Wondering why they use hydrogen as a fuel, instead of some more commonly available fuel? IIRC, fuel cells can run on alcohol, for example.

 

 

The emissions from hydrogen fuel cells are water and warm air. In that sense, they could be argued to be better than fossil fuels, which emit carbon and other things.

But water vapour is, itself, a powerful greenhouse factor.....and a billion fuel cell vehicles could end up making little difference to the amount of heat trapped in the atmosphere.

EVs emit nothing.

Hydrogen fuel cell cars need hydrogen - which would ideally be created by electricity, preferably solar energy. Then you have to move the car. They end up about 45% energy efficient whereas a EV is 90% energy efficient. So you're need twice as much electricity - at least - to power a fuel cell fleet vs a EV fleet.

Another issue is the catalyst in the fuel cells. It's platinum.....one of the most expensive metals around.

Fuel cells may be ideal for remote locations......but no one is going to put a $2 million fuel cell refueling station out in those remote areas. Any farmer would be better to install solar and wind generation and keep their electric vehicles powered that way (as well as the grid). 4 x 250w panels would generate about 6kWh-10kWh of power each day......and that's about 40-70km of driving. A wind turbine can operate 24/7 and generate upward of 20kWh / day. Ideal in the Manawatu, parts of the Waikato and Otago.....where the wind blows a lot.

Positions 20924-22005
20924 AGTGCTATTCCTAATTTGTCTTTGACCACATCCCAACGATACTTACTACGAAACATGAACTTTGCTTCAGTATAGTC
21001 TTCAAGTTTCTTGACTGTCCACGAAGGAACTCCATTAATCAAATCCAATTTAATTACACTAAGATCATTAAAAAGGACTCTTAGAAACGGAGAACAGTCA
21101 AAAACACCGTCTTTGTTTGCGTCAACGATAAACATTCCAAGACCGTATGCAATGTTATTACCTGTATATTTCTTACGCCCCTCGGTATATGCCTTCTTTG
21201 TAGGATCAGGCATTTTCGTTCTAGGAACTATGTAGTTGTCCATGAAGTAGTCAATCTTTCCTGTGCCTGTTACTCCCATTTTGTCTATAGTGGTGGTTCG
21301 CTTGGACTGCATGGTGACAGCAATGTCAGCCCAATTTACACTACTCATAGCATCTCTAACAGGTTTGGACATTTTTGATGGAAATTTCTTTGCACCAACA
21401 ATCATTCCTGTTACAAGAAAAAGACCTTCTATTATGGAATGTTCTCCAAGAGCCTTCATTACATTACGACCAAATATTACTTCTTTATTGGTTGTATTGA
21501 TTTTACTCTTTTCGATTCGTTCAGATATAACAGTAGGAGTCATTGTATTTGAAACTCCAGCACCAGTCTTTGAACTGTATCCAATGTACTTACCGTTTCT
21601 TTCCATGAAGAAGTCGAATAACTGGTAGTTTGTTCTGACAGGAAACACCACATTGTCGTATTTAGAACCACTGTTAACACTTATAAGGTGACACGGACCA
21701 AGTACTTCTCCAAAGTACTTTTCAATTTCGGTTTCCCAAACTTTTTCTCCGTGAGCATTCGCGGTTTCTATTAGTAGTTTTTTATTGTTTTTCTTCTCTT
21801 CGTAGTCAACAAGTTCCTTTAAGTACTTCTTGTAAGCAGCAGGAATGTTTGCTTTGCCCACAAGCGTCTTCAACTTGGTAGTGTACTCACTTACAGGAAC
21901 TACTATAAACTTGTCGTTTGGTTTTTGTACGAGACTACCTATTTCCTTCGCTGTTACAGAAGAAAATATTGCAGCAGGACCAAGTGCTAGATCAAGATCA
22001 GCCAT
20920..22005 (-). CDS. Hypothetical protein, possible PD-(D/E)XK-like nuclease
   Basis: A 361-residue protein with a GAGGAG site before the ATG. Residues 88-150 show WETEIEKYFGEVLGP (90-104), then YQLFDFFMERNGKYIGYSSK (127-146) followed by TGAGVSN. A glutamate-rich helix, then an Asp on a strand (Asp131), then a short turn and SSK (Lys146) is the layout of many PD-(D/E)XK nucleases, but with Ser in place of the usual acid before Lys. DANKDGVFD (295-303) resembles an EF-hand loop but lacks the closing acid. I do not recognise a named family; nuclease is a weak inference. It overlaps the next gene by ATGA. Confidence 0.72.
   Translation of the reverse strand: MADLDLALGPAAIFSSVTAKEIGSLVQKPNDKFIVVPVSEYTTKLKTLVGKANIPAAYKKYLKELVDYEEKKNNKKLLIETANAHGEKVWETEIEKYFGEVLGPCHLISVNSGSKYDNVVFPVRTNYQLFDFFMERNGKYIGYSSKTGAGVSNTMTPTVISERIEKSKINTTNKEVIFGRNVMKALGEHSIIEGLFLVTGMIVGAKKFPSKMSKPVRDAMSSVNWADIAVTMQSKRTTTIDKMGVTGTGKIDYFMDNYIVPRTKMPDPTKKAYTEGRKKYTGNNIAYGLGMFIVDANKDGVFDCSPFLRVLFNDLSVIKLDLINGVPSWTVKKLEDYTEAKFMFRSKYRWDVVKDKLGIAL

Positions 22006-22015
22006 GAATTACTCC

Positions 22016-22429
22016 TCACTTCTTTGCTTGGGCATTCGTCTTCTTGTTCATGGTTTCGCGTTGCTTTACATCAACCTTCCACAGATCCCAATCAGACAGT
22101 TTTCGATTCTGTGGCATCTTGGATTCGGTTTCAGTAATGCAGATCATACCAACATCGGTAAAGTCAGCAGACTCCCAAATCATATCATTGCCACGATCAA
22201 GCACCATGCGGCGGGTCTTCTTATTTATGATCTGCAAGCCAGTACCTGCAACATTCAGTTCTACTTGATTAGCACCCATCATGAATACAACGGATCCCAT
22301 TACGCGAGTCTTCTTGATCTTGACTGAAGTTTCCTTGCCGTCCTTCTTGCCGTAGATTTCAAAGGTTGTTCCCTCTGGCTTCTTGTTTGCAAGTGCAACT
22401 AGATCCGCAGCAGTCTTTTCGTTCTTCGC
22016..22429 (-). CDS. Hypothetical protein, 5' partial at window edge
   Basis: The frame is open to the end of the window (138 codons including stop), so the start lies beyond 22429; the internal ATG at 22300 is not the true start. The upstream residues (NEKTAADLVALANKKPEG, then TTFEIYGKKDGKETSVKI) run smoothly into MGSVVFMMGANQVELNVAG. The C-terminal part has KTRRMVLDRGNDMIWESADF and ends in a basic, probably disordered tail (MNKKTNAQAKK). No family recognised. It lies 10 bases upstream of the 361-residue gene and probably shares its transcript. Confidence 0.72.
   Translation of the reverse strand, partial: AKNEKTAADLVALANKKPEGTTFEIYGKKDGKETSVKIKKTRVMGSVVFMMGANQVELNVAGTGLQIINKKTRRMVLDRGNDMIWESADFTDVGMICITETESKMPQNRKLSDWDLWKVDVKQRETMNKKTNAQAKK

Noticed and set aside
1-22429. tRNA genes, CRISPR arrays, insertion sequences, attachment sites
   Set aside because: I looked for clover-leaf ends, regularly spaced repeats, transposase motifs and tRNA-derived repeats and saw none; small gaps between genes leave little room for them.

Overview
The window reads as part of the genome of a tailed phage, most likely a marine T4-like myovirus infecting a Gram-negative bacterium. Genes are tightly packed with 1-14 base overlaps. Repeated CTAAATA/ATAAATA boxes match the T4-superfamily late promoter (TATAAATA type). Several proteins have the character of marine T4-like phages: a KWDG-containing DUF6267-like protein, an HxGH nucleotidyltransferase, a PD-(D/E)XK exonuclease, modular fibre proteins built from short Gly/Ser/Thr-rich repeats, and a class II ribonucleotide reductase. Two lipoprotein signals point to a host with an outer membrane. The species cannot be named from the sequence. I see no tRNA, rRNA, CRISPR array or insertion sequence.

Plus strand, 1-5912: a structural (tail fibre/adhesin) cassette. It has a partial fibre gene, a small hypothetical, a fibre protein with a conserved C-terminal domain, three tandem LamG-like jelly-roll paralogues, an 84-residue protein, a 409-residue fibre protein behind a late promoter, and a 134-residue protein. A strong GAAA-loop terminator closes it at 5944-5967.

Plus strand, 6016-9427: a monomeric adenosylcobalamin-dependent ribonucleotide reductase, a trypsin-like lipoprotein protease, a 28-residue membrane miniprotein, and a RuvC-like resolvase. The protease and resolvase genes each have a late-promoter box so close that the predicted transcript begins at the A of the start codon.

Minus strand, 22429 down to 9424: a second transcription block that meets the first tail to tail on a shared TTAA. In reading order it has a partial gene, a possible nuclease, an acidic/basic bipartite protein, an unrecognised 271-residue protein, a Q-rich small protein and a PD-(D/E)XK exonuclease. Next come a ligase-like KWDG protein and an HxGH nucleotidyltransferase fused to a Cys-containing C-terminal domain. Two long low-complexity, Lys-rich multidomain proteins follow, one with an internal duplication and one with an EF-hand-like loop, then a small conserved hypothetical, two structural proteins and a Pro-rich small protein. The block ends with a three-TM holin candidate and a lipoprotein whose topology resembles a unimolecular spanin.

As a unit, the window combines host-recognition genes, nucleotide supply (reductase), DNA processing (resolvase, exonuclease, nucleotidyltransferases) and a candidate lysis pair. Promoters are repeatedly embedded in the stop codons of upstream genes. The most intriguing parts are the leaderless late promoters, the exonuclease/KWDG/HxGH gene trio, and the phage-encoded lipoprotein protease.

Any farm should have 20 x 250w solar panels at least....and be able to generate 5kWh every hour....at peak. That would be about 40kWh a / day.....and that's about 280km. If you only use the vehicle on the farm......then that's heaps....with the occasional run into town...usually no more than 50km away.

That power can be used for anything else on the farm, too, of course.





____________________________________________________
I'm on a high fibre diet. 

 

High fibre diet


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Master Geek
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  # 2256942 12-Jun-2019 18:04
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frednz:

 

It's interesting that Hyundai hasn't yet officially released the NZ price of the Nexo and that it will be available "well within two years".

 

 

Perhaps not official, but they mentioned $90,000 on the TV segment last night.